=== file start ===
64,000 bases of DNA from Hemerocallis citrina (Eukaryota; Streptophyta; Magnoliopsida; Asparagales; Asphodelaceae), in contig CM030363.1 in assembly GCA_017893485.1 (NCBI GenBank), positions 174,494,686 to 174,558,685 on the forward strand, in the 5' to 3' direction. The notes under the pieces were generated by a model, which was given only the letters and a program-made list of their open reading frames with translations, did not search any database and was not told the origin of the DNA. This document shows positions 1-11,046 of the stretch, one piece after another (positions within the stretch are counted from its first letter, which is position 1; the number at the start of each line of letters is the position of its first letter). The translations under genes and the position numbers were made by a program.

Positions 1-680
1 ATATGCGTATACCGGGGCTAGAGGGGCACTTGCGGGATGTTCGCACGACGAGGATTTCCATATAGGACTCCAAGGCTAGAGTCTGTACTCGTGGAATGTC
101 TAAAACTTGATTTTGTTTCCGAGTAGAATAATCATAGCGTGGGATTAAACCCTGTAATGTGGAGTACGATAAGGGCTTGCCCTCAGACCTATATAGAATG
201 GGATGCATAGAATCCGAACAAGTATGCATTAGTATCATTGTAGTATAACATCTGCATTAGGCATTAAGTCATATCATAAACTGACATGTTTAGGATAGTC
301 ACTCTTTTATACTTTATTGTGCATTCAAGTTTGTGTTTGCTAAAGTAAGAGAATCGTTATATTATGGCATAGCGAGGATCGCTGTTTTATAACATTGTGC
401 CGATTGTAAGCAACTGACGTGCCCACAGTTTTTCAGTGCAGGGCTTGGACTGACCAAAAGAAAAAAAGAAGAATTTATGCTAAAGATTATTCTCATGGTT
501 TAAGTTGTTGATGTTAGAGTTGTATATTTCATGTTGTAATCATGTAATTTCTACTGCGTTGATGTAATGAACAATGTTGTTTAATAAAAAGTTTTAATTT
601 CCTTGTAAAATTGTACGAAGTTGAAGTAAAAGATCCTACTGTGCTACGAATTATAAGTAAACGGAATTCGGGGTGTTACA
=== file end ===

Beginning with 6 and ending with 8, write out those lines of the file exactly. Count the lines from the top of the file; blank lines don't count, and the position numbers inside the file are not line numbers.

301 ACTCTTTTATACTTTATTGTGCATTCAAGTTTGTGTTTGCTAAAGTAAGAGAATCGTTATATTATGGCATAGCGAGGATCGCTGTTTTATAACATTGTGC
401 CGATTGTAAGCAACTGACGTGCCCACAGTTTTTCAGTGCAGGGCTTGGACTGACCAAAAGAAAAAAAGAAGAATTTATGCTAAAGATTATTCTCATGGTT
501 TAAGTTGTTGATGTTAGAGTTGTATATTTCATGTTGTAATCATGTAATTTCTACTGCGTTGATGTAATGAACAATGTTGTTTAATAAAAAGTTTTAATTT